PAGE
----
Picture-perfect setting for a casual lifestyle
IT’S the place that just about everyone has been to at one time or another, to lie in the sun or catch a wave at the famous surf break.
At the heart of the Sunshine Coast, Alexandra Headland enjoys that prime northerly aspect and long coastal views while being protected from the southerly breezes.
It’s this mix of surf, sun and sand that creates an appealing casual lifestyle that is tempered by the salty northeasterly breezes off the ocean in summer. A place where you will see people walking, jogging, swimming or surfing at daybreak or sunset.
Referred to by locals as “Alex”, this relaxed lifestyle and its stunning beaches stretch as far as the eye can see. Known for its rocky headland that produces some of the best surfing conditions from our Queensland beaches, Alex is also popular with swimmers, who make the most of the patrolled beach in front of the surf lifesaving club.
Achieving the ideal balance of development of a seaside town and protecting the natural environment isn’t always easy. Yet this seaside development has cared for the shoreline, leaving it relatively untouched so it can continue its fame for retaining a natural beauty.
The area is undergoing significant landscaping that has included the upgrade of the skate bowl near the Alex surf club.
The surf club is at the heart of the community and provides a popular meeting spot for breakfast or morning coffee at the kiosk, while the Bluff Bar forms a pleasant extension of the club’s facilities.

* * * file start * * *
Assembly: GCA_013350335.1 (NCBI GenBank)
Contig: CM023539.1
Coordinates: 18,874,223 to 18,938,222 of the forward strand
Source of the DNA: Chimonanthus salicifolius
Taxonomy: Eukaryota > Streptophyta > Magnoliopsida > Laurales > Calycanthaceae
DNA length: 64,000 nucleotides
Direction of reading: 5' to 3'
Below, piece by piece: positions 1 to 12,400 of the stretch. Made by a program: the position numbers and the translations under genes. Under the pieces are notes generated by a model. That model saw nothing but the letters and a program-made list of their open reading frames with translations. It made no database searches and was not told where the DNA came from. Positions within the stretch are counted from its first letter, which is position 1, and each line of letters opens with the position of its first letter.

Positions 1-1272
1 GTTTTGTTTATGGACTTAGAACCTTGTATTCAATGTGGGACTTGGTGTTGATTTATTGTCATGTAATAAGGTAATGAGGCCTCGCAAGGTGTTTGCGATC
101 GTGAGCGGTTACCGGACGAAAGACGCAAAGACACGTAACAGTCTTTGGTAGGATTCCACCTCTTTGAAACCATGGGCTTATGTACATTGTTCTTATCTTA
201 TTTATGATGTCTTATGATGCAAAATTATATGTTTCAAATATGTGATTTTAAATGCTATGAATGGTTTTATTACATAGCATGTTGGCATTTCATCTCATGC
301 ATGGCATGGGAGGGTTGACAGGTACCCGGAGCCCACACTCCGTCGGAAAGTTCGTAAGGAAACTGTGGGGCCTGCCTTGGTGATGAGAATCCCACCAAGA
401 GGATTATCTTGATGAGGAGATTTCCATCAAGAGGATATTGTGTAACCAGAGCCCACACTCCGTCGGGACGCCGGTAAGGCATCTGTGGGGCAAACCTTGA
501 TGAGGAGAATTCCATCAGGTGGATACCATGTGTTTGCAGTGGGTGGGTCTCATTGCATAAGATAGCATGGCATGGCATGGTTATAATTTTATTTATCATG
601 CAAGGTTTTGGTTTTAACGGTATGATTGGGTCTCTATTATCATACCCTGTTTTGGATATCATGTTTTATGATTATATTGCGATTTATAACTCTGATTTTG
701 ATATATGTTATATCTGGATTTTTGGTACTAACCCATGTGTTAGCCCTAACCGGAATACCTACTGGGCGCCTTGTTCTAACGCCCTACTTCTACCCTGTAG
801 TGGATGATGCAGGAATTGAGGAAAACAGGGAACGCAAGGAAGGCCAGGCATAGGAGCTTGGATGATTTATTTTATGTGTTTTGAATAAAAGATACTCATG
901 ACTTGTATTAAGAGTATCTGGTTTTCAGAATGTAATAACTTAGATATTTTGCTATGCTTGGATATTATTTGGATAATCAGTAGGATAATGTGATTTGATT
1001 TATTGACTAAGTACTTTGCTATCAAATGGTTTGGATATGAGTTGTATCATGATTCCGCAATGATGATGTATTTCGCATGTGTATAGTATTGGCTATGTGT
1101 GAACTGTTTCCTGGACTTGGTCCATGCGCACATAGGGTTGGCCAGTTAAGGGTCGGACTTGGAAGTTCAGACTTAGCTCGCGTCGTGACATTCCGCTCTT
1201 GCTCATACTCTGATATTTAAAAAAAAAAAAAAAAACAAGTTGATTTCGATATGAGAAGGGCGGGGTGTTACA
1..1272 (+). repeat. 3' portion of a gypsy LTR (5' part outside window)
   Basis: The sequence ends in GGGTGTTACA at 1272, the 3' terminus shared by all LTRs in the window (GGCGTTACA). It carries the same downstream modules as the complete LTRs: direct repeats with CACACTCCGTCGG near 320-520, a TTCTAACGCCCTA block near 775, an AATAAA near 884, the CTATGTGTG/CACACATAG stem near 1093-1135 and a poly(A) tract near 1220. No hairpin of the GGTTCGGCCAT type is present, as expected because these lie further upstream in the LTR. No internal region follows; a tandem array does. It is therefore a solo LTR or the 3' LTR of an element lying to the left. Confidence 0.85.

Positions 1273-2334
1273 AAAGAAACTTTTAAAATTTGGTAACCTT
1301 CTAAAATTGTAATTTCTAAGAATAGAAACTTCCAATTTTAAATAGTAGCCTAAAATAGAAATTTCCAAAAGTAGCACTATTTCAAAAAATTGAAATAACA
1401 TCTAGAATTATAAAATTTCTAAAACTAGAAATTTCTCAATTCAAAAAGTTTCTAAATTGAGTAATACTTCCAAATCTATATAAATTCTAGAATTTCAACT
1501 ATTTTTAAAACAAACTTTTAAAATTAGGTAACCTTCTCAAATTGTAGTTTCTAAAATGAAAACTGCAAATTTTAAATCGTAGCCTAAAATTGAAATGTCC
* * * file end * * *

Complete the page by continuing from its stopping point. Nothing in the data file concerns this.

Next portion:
A walking path stretches from Maroochydore to Mooloolaba along the foreshore of Alex. Not only is it beautiful in scenery but there are exercise points along the way and plenty of friendly smiles.
Originally known as Potts Point, Alexandra Headland is closely aligned with the history of its neighbouring suburbs and the two bordering rivers of Maroochy and Mooloolah.
Initially forming part of William Pettigrew’s 133ha property, the land was recorded in 1864 as the first land sale in the Maroochy district.
Thomas O’Connor purchased the acreage in 1903 and the land was subdivided and sold as individual allotments in August 1915.
From 1923 onwards, this beachside suburb really started to develop. At times regarded as Buderim Beach, the end of World War I sparked a boom in holiday villages and Woombye residents built a number of redroofed seaside cottages on Alex Headland.
The family-orientated Alexandra Headland Surf Life Saving Club was established in 1924. Built by volunteers, mostly from Woombye, it seemed appropriate to adopt the Woombye rugby league colours of a black stripe and gold background, which symbolises a black snake and golden wattle.
During that time, O’Connor renamed the area Alexandra Headland in honour of Queen Alexandra, wife of the late King Edward VII. Alex is one of the best-performing property markets on the central Sunshine Coast, with the median sales price of houses $995,000, up from $960,000 at the start of 2017 and $582,500 at January 2013. The median price for units for 2017 sits at $381,000.
Alex is home to a precinct known as the “golden triangle”, that is well regarded for its solid land values and highly sought-after properties. While often a topic for discussion, a true local knows exactly where the boundaries are, defined by which streets and the sides of those streets.
It’s clear why this area is so significant – the area offers nice views, a cooling breeze, elevated blocks, an easy walk to the beach and close proximity to Mooloolaba.
This setting is the perfect place to raise a family.